A computational protocol to model organophosph(on)ate chemical warfare agents and their simulants

Project Details


The development of methods to detect chemical warfare agents (CWAs) remains an elusive target for academic and commercial researchers.

While it is possible to design destructive systems that act against a range of CWAs, detecting which specific CWA is present is much harder. As a first step to designing CWA-specific sensors the aim of this project was to develop a robust computational protocol to replicate CWA properties and interactions with potential binding agents.

Key findings

A protocol was developed to predict the infrared spectra and binding behaviour of organophosph(on)ates. GB (sarin) was used to benchmark the method through gas phase simulations with progressively more sophisticated models. Computed spectra were compared with examples in the literature and those provided by DSTL.

GA, GB, GD, GF, VG and VX, together with 11 simulants, were modelled in the gas phase; the G-series was additionally modelled as hydrates. Gas phase simulations were in good agreement with calculated asymmetric P-O-R stretches in the literature and more accurate for the P=O stretches. Hydrated simulations exhibited shifts for the P-O-R and P=O bond stretches as would be expected from the effects of hydrogen bonding to water. The shift to lower wave numbers for the P=O stretch on organophosphonates was also consistent with literature data.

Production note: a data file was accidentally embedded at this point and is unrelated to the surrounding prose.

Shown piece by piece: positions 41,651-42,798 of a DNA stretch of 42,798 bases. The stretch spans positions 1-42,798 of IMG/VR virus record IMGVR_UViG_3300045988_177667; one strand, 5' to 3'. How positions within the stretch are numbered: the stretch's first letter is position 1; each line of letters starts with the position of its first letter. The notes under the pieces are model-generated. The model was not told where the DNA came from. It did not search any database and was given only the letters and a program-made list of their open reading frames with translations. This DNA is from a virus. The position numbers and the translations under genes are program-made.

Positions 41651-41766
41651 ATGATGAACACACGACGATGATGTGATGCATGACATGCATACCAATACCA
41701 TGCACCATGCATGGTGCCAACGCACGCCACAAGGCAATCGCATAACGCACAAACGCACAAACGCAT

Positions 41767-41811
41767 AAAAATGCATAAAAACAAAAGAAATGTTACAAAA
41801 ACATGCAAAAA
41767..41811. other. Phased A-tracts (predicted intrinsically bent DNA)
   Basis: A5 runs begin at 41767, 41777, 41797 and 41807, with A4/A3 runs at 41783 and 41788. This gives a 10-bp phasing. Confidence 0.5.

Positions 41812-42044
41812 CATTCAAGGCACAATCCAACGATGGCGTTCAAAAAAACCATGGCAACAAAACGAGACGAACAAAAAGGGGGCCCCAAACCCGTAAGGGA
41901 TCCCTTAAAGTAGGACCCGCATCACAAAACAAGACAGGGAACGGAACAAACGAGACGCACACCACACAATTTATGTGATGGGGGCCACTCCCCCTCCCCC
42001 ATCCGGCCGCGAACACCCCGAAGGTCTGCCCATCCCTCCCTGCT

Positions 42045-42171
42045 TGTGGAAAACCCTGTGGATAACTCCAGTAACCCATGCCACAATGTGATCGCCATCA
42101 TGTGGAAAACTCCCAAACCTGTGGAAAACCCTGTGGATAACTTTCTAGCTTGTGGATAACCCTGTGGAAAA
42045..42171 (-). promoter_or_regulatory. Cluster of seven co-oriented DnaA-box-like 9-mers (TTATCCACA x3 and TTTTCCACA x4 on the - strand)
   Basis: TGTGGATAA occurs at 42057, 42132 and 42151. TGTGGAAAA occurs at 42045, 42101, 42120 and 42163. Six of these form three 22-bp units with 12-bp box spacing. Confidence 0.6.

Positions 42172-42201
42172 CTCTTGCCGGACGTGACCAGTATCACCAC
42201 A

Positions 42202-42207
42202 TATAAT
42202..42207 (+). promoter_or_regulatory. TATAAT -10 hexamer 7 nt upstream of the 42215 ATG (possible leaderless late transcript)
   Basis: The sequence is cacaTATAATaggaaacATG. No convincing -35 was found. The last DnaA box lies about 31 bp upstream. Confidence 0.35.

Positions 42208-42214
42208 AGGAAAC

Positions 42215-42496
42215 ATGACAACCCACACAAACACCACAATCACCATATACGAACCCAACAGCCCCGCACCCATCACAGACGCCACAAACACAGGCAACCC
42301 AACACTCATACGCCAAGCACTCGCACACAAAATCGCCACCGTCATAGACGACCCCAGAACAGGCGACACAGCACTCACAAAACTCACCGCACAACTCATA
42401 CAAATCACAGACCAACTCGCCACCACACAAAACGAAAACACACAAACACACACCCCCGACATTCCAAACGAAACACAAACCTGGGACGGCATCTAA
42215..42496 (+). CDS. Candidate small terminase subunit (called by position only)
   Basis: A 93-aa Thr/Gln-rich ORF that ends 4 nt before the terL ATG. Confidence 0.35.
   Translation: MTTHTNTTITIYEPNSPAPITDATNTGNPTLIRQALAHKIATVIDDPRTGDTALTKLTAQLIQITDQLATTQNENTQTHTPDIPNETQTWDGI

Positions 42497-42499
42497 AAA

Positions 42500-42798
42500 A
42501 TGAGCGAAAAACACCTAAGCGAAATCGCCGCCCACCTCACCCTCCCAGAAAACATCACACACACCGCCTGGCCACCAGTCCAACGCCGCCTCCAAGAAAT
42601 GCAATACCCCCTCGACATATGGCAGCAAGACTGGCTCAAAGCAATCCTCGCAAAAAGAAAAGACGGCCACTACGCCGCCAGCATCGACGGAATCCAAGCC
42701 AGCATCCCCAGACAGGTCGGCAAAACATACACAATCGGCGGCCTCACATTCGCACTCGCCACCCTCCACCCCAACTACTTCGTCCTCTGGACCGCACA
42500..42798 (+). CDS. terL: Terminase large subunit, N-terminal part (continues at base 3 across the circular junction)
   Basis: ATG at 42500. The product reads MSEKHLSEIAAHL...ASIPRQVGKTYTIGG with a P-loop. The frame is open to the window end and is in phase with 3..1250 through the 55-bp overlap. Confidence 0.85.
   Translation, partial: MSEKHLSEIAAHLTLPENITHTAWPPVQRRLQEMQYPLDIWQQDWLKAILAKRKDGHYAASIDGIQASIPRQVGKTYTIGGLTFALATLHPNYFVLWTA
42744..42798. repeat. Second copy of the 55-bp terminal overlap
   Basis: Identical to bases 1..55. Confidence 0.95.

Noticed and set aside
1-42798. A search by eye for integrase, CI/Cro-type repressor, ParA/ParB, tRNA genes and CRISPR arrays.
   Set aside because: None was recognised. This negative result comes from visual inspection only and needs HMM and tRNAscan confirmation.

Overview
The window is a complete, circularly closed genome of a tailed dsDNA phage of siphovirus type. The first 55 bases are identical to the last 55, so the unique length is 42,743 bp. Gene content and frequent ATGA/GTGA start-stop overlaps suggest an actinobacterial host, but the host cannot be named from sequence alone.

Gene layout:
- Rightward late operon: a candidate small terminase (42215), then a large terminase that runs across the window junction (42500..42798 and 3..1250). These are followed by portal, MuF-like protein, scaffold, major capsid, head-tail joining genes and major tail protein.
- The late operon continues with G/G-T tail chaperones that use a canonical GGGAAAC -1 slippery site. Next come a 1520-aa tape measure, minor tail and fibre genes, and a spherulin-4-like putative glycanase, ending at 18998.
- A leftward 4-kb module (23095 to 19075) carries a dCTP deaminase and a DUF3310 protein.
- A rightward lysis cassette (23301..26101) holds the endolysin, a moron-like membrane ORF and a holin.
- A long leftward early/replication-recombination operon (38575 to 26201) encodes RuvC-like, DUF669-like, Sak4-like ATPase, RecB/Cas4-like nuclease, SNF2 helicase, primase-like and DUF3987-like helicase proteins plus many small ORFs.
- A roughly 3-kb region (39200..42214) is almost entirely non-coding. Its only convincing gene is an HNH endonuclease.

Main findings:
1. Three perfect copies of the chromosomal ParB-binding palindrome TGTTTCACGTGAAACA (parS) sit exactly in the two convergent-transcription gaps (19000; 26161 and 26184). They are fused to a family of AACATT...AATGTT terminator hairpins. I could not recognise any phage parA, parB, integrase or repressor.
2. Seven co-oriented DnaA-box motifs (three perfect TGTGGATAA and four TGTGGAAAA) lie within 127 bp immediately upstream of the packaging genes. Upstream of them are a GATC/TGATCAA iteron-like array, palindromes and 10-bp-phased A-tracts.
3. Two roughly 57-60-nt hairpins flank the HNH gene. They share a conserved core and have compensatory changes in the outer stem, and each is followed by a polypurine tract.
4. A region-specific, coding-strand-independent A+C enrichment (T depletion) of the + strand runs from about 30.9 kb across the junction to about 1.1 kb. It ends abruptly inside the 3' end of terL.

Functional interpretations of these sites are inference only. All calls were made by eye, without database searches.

Binding of CWAs and simulants to cyclodextrins was investigated. Semiempirical models correctly predicted the different binding strengths of GD stereoisomers with β-cyclodextrin. DFT calculations replicated the much higher experimental affinity that GD has for β-cyclodextrin over all simulants. The results represent the first thorough computational study to predict infrared spectra and cyclodextrin-binding affinities of CWAs and simulants. The computational method developed during this project will have applications in the design of molecular sensors for CWAs.
Effective start/end date1/09/1531/08/16


  • US Army


  • chemical warfare agents, computational chemistry


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